Dining Rooms

  1. Allow 42” from the edge of the table to the wall so that there is ample room. For example, a 3′ x 5′ table needs 10′ x 12′ space.
  2. Allow 30 square feet per person. For example, 6 people x 30′ = 180 square feet or a room 12′ x 15′.

Family Rooms

  • Place the family room near the kitchen, often open to the kitchen.
  • The family room is usually in the rear of the house, which offers more privacy and it is usually not visible from the front door.
  • A small family room is around 12’x16’ while the average is 14’x18’.

Living Rooms

  • The living room is usually located at the front of the house, often opposite the dining room.
  • Typically has at least one long wall for placing a sofa and for hanging formal pictures.
  • Minimum size is 12’x16’; average size is 12’ to 14’ wide by 16’ to 18’ long.

Foyers or Entry Areas

  • Minimum size is 6’x6’; 6’x8’ or larger is better.
  • You can create the illusion of separate space by employing a “wing wall” or a different type or style of flooring.


  • Plan for at least one long wall against which to place the head of the bed.
  • Closets traditionally are placed toward other rooms to help with noise reduction or they can be placed on an outside wall to help with insulation. Once again, SIPs panels can help to negate the insulation factor.


  • Closets are typically 25” deep. Your drywall specialist is able to split a 4’ wide section with a minimum amount of fuss.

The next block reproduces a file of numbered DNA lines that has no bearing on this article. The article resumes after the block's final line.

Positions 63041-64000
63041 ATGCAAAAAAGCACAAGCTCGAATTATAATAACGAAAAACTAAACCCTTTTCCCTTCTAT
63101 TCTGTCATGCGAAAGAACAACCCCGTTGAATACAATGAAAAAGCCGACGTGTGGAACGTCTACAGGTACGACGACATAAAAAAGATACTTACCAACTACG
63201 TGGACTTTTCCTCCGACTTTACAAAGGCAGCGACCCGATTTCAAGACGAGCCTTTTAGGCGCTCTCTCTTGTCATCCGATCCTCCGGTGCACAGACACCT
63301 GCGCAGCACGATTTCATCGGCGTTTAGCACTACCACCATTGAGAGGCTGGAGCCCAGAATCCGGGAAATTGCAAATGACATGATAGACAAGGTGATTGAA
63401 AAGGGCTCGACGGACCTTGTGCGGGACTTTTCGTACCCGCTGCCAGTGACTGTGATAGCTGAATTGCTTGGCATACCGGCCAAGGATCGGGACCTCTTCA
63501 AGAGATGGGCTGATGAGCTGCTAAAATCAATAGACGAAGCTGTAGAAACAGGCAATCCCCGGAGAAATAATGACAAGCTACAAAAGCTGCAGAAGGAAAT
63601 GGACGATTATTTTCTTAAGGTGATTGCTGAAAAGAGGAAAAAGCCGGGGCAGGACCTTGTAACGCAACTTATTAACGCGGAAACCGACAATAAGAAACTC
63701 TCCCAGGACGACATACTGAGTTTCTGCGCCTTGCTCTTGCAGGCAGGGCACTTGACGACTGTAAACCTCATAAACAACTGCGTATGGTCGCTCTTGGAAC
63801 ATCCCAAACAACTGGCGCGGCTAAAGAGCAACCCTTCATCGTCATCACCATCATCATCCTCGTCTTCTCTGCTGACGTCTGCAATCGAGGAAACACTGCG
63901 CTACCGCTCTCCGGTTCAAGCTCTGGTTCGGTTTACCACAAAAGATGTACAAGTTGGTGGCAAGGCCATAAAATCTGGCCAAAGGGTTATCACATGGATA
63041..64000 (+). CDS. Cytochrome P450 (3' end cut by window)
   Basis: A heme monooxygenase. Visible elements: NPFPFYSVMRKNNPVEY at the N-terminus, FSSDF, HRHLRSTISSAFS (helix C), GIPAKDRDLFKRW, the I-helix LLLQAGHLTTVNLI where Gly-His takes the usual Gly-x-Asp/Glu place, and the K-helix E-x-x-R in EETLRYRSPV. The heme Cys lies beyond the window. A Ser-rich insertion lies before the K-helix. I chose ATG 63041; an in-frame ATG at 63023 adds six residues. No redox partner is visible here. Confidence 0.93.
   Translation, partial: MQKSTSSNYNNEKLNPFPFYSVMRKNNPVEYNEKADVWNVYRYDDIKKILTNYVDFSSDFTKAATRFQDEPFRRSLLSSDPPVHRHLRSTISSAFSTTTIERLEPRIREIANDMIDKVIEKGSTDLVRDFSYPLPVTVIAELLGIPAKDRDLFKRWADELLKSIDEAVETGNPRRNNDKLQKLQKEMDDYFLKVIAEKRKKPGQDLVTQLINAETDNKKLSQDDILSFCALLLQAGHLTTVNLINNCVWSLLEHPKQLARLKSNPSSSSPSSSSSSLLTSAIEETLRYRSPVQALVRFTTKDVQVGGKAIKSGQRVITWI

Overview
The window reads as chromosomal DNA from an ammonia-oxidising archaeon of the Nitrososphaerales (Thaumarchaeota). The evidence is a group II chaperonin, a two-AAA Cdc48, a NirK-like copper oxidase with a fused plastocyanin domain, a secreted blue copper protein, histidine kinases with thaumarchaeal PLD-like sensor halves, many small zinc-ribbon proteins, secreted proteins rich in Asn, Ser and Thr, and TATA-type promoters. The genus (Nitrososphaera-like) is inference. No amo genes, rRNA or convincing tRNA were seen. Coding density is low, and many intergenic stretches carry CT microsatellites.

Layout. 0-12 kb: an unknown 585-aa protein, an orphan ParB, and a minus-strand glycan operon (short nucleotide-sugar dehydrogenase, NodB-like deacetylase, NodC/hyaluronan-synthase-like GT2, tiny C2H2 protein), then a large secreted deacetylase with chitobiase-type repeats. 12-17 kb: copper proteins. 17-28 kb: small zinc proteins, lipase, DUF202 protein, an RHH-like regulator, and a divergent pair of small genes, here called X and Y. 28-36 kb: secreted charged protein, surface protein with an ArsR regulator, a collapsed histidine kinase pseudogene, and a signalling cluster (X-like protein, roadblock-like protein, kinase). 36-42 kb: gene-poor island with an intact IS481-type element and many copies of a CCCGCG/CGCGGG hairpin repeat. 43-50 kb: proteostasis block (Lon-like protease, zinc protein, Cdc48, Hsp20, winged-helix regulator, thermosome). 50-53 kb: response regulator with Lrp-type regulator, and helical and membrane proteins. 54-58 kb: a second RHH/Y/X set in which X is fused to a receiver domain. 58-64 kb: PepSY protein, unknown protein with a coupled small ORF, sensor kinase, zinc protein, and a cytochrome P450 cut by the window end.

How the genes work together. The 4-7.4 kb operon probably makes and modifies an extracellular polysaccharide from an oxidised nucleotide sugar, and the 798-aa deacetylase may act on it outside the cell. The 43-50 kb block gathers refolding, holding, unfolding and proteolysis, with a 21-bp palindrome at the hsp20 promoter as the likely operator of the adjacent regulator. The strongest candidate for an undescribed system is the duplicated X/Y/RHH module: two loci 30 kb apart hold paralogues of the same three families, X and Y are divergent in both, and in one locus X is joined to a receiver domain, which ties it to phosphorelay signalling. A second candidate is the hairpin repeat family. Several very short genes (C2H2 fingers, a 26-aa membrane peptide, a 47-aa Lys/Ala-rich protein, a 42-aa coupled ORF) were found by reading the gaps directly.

• Bedroom closets usually range from 4’ to 8’ wide.
  • Walk-in closets provide more free space than wall closets. Walk-in closets are usually “U” or “L” shaped.
  • The new closet “systems” provide much better functional use of closet space.


  • Hallways should always be at least 3’; 4’ is ideal.
  • Book shelves can easily be placed on one or both sides of a hallway. This allows not only for functional use of the hallway but also gives collectors much needed display space. Keep in mind that the hall should be made wider if you plan to use this feature.


  • The smallest three-fixture bath is 5’x8’.
  • The smallest two-fixture bath is either 3’x7’ or 5’x6’.
  • The minimum suggested door size is 32”. You can go with a smaller 24” door, but a wider door span will allow more flexibility in the event of a wheelchair, for example.
  • Standard tubs are 60”x32” wide; 6’ tall with shower surround.
  • Standard showers are 36″ x 36″ or 48″ x 36″, 6′ tall; minimum sized shower is 32″ x 32”, but this is unusual.
  • Standard toilet sizes are typically 28″ deep by 20″ wide and need 24″ in clearance in front of and 12″ on each side.